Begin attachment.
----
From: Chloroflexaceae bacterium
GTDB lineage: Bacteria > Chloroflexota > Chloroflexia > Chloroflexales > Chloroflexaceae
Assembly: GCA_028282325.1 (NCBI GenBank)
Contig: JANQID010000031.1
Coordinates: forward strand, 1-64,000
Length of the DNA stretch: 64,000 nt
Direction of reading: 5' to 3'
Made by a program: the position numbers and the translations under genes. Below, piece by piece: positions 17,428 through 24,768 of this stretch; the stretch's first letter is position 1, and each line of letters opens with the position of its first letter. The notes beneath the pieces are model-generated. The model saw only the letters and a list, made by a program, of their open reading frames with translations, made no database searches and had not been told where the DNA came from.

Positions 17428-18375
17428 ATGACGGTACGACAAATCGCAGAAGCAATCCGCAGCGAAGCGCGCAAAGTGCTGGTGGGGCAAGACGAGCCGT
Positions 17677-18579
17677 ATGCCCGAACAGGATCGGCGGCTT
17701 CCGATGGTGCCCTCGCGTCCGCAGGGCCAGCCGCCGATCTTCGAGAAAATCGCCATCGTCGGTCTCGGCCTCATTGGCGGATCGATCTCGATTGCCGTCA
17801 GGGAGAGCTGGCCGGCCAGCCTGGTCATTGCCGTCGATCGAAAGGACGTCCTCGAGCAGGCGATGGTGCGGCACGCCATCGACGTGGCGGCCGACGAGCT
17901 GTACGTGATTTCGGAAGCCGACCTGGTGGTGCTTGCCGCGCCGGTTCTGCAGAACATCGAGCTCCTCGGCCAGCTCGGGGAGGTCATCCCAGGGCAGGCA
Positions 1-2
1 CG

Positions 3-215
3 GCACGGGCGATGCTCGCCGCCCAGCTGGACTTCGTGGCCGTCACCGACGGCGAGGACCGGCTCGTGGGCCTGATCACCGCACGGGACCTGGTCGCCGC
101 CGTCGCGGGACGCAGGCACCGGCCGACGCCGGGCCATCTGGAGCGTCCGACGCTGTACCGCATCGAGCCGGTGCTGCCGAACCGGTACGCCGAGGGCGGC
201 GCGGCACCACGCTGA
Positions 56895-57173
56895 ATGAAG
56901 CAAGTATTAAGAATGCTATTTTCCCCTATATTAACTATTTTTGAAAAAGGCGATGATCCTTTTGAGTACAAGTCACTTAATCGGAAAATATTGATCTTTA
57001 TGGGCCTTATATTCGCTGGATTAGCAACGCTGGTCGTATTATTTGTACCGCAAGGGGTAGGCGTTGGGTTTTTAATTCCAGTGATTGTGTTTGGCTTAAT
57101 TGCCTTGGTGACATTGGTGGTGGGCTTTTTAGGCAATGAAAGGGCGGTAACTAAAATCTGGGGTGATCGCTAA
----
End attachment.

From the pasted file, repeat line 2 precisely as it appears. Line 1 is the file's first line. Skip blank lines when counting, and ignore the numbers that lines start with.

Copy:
GTDB lineage: Bacteria > Chloroflexota > Chloroflexia > Chloroflexales > Chloroflexaceae